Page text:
Typical american superficial , limonate , mechanic way of perceiving and reflecting things around them. The need to simplify in order to be able to categorize and feet in that boring, obsolete, arrogant so called mind. You haven’t made any vital comment , which would describe the essence of that archaic country. You can find more common sense and collective social spirit and interaction in the remote Alps of Albania , than in any Ohio Starbucks or Bar, where the fixed zombie eyes, selfish , individualistic trashy people are gathered “apart” to study , to create, in front of everybody without talking , but bending their spine toward any technological device..The inability to interact without the happy pill. You can call that weird , not the”joie de vivre” which you will never understand it, since you are a arrogant , a pseudo- polyglot, and less accurate than a volcano when you presume to understand “il spirito di un alto paese. Ai mee. For a person that the only books that she had spend time are the one of Tolkien’s, really can think that she can able to embrace the Mediterranean world… Pfff. and write about that in the steps of Schiller and Maupassant.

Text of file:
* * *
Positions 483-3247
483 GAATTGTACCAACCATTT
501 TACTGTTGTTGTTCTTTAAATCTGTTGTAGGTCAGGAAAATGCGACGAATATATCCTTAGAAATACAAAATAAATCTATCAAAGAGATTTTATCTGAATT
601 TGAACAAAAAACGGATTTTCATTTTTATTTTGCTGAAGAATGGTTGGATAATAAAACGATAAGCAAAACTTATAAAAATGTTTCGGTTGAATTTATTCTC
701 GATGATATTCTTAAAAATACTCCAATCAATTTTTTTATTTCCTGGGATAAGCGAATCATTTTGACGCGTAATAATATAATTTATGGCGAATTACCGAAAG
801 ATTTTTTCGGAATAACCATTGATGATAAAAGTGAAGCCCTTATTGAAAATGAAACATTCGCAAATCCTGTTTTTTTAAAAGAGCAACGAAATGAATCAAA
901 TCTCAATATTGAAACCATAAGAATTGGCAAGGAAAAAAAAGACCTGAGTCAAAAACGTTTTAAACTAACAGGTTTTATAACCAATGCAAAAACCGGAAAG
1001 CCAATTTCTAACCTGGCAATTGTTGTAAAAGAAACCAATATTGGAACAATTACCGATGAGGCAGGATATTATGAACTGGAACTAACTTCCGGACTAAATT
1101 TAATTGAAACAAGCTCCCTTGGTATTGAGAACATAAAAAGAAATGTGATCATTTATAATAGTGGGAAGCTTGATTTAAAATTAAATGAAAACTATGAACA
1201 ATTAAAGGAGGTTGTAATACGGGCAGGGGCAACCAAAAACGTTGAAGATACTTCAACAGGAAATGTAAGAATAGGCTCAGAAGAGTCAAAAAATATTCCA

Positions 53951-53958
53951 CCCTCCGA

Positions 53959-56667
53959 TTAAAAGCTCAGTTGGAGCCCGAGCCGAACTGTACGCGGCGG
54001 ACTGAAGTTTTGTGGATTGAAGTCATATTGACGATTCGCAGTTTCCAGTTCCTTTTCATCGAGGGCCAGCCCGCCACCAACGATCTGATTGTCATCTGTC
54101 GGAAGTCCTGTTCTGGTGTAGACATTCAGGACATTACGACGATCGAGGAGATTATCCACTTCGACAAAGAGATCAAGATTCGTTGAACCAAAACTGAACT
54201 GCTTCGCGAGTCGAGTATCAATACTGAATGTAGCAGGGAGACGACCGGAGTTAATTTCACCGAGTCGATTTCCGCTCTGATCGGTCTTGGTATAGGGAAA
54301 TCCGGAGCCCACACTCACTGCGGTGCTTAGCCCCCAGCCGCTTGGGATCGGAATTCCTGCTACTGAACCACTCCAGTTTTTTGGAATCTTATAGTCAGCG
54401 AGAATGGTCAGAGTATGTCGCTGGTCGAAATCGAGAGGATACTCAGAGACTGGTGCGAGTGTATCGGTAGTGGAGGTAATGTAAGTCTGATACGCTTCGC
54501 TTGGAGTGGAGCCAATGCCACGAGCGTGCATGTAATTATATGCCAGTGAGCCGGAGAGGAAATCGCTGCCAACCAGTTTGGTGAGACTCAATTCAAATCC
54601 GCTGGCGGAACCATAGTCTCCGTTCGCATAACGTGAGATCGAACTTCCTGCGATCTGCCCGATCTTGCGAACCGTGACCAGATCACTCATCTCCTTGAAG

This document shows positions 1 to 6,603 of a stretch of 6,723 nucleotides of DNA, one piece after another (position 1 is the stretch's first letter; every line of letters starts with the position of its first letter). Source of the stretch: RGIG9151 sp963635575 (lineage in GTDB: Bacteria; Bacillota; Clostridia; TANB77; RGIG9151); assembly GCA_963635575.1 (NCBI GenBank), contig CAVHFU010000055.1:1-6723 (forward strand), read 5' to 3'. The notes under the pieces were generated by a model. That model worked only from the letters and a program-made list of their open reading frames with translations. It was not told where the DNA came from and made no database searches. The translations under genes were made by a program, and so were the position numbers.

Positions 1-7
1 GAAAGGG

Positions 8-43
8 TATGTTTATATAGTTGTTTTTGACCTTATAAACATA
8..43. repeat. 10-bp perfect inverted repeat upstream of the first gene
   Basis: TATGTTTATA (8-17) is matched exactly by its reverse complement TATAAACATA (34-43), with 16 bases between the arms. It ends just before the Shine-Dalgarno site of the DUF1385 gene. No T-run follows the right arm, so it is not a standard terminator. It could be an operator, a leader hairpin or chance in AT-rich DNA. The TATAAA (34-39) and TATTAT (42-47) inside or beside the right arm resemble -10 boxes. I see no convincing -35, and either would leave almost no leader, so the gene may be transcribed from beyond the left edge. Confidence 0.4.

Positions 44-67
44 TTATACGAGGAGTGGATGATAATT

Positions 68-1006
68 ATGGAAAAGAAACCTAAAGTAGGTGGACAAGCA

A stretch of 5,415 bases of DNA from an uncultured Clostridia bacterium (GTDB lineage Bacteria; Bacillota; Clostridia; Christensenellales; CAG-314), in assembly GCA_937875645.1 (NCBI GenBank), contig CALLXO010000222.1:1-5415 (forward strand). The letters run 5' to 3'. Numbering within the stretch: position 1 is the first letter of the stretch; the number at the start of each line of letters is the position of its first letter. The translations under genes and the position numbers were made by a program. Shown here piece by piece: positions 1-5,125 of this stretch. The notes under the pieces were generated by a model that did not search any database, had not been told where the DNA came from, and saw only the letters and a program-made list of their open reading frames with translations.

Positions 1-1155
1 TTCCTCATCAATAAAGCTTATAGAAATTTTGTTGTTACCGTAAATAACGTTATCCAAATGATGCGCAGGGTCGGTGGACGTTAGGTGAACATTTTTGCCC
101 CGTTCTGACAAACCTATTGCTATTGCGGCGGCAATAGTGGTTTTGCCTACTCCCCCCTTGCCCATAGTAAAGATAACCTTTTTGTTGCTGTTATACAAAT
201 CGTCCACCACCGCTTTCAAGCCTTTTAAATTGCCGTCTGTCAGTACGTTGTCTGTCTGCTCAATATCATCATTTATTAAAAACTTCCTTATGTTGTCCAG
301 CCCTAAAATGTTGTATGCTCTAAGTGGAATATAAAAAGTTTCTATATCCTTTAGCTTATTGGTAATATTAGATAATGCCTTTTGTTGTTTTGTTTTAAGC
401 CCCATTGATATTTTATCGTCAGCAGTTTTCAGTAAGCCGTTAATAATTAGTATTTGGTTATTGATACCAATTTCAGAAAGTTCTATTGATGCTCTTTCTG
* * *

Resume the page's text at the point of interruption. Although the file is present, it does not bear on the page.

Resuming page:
Sorry if that’s how you see it, but this is MY site, and these are MY perceptions of the world. If you don’t like them, please stop reading. Most commenters on this post (Albanians included) have appreciated and even agreed with what I’ve said here.

      And, for someone who apparently thinks themselves above me and the people of Ohio (and who assumes the “only books” I read are Tolkien’s), I would say YOU are the one with the “superficial, limonate, mechanic way of perceiving and reflecting things around them,” with a “need to simplify in order to be able to categorize.” And you’re calling ME arrogant? Please.

    Hello, your blog is interesting. i’ve went in Albania 4 weeks with an Abanian friend of me.
    I think Albania is not weird at all.. It’s true that the bunkers are not very agreable, and some places are quite ‘isolated’.